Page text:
Grandmaster Flash

w/DJ Jam, Livio
Wed Aug 28, Showbox, $13/$15.

Sleeve notes are usually short and concise. In the case of hiphop innovator Grandmaster Flash's new CD, The Official Adventures of Grandmaster Flash, however, the sleeve-note form is extended to such a point that it's a booklet (it's nearly 40 pages long) rather than notes. The booklet even has a title, "The True Life Adventures of Flash," written by two critics, Frank Broughton and Bill Brewster, who co-authored the acclaimed Last Night a DJ Saved My Life: The History of the Disc Jockey.

Their booklet on Barbados-born Flash details the life of a saint. We learn that Flash renounced sex and spent hours, days, years in his bedroom building the basic components of hiphop in the mid-'70s in New York City. If he did date, it was not for sex but for the "records in [the girl's] house." We also learn about how, like all saints, Flash was betrayed by the one closest to him, rapper Melle Mel, who sold the soul of hiphop for fame and gold.

When I asked Grandmaster Flash over the phone if this biography was correct--if it told, without exaggeration, the true story of Flash and the birth of hiphop--he said, without hesitation, "Yes, it's accurate." I wanted to ask Flash more questions about his past, about Broughton and Brewster's claim that he had been betrayed by Melle Mel and MCs in general, but before talking to Flash, I was warned by his publicist not to ask him about his days with Sugar Hill Records, a label that was run by the "Black Mafia" and was responsible for the first hit rap song, "Rapper's Delight" (1979).

The publicist's warning was disappointing because the booklet stakes Flash's apotheosis, his deification, on his bitter relationship with Melle Mel and Sugar Hill, which distributed his most popular songs, "The Message" and "White Lines." According to Broughton and Brewster, Melle Mel is Judas, and the co-owner of Sugar Hill, Sylvia Robinson, is the temptress, the serpent in the hiphop Garden of Eden. Robinson "lured" young and innocent Flash and Melle Mel into her glittering mansion to sign the devil's contract. Later, she drove a permanent wedge between "the DJ" (messiah) and his "MCs" (disciples) by encouraging Melle Mel to embark on a solo career.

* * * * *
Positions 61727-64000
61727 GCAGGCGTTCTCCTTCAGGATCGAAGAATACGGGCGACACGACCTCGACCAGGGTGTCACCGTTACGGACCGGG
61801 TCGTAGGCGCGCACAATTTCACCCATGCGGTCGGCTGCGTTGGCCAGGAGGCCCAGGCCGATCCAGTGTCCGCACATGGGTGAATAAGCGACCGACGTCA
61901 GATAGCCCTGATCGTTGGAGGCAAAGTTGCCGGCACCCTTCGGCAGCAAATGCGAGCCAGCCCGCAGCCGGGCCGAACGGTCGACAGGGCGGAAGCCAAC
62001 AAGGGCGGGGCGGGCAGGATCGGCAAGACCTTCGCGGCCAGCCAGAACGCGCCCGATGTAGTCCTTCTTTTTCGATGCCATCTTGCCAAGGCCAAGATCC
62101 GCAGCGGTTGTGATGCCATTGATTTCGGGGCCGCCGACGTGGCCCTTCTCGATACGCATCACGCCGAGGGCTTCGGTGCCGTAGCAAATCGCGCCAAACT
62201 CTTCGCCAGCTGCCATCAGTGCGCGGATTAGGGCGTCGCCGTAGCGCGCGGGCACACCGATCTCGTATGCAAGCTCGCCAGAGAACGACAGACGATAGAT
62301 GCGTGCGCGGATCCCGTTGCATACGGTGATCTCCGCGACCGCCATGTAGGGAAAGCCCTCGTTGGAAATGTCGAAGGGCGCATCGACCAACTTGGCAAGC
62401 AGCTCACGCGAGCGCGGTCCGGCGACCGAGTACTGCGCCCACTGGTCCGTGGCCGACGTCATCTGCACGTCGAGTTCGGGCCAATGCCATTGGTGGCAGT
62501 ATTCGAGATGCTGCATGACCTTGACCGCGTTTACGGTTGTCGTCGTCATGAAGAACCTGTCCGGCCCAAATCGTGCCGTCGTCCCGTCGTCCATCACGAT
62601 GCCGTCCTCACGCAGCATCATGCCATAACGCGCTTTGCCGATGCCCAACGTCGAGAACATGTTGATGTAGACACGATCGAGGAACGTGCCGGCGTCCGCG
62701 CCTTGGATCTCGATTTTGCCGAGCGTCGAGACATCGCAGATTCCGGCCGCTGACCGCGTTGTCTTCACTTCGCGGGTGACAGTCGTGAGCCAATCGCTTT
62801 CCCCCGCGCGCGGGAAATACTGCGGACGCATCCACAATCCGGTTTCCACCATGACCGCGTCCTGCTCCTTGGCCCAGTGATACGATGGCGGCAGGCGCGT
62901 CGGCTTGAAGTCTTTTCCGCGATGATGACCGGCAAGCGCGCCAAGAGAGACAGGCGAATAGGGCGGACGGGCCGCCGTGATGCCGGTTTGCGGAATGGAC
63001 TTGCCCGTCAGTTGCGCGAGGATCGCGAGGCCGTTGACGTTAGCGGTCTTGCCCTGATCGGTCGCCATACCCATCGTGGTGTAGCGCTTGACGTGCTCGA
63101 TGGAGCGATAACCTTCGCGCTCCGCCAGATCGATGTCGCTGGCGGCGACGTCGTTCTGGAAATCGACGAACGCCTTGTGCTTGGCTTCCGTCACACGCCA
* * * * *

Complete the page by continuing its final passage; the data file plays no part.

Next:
"Grandmaster Flash and the Furious Five," Flash says in the booklet with a fury that recalls Christ's rampage in the temple that was turned into a market, "was my thing, period. It's something I took from a thought, and staying in my room all them years and coming up with the musical formula and then hiring these five talented people to complement it. The whole thing was mine."

Indeed, how pompous of Melle Mel to imagine that he could be anything more than an MC in the service of the DJ. As for the serpent who gave him the knowledge that he could be more important than the DJ, to hell with her and all record-label executives who have profited from Flash's demise--the demise of the DJ.

I couldn't help myself, though. I asked Flash about the intriguing Sugar Hill days. "Let me be clear now," he said with great exasperation. "We can't just stay old. I don't want to do an old interview. I just don't want to do that. So we're not going to stick here, we're gonna move on, we're gonna do something new. Okay?" I agreed, and reluctantly asked about the future of Flash. "I have a record label that I'm forming right now--it's almost ready to go. I've also just finished designing a mixer for a company that's very popular with DJ and electronic equipment...." This was no fun.

I asked him what he thought about DJs in general, hoping this would lead back to the moment of original hiphop sin. "I personally think that DJs work harder than any vocalist," he answered promisingly. "I think we work harder, and we have more of a mission to complete. Nightly, we have to make people we don't know move without touching them, by the use of our hands as opposed to our voices. There's more work to be done, I think. The super turntablists--that's what I call them--I think they need more notoriety. It's building slowly and I'm very happy about that." I didn't get what I wanted; we were still moving forward instead of backward.

The fact is, Flash is not about the future, he is about the past, about the birth of hiphop. This is why I and others will watch his show: He invented scratching with Grandwizard Theodore, he hung out with young beautiful Debbie Harry, and he was the first to release a record entirely composed of other records, "The Amazing Adventures of Grandmaster Flash on the Wheels of Steel" (1981). Ultimately, it is his past (the sacrifices, the hours, the fortitude) not his future that makes him what he is today: a living saint.

by Charles Mudede